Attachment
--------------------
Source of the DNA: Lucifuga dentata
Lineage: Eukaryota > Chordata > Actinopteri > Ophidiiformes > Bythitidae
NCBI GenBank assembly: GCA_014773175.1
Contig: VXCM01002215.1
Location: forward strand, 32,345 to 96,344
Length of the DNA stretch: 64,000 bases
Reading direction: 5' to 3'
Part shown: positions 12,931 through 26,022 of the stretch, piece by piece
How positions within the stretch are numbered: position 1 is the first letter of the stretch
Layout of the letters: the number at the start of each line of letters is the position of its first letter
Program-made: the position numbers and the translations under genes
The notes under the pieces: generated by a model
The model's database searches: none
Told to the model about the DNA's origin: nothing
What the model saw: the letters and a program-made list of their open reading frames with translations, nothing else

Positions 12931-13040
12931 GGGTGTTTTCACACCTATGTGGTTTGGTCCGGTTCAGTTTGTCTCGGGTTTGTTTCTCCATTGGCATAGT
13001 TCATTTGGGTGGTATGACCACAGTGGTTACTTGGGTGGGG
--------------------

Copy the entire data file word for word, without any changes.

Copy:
Source of the DNA: Lucifuga dentata
Lineage: Eukaryota > Chordata > Actinopteri > Ophidiiformes > Bythitidae
NCBI GenBank assembly: GCA_014773175.1
Contig: VXCM01002215.1
Location: forward strand, 32,345 to 96,344
Length of the DNA stretch: 64,000 bases
Reading direction: 5' to 3'
Part shown: positions 12,931 through 26,022 of the stretch, piece by piece
How positions within the stretch are numbered: position 1 is the first letter of the stretch
Layout of the letters: the number at the start of each line of letters is the position of its first letter
Program-made: the position numbers and the translations under genes
The notes under the pieces: generated by a model
The model's database searches: none
Told to the model about the DNA's origin: nothing
What the model saw: the letters and a program-made list of their open reading frames with translations, nothing else

Positions 12931-13040
12931 GGGTGTTTTCACACCTATGTGGTTTGGTCCGGTTCAGTTTGTCTCGGGTTTGTTTCTCCATTGGCATAGT
13001 TCATTTGGGTGGTATGACCACAGTGGTTACTTGGGTGGGG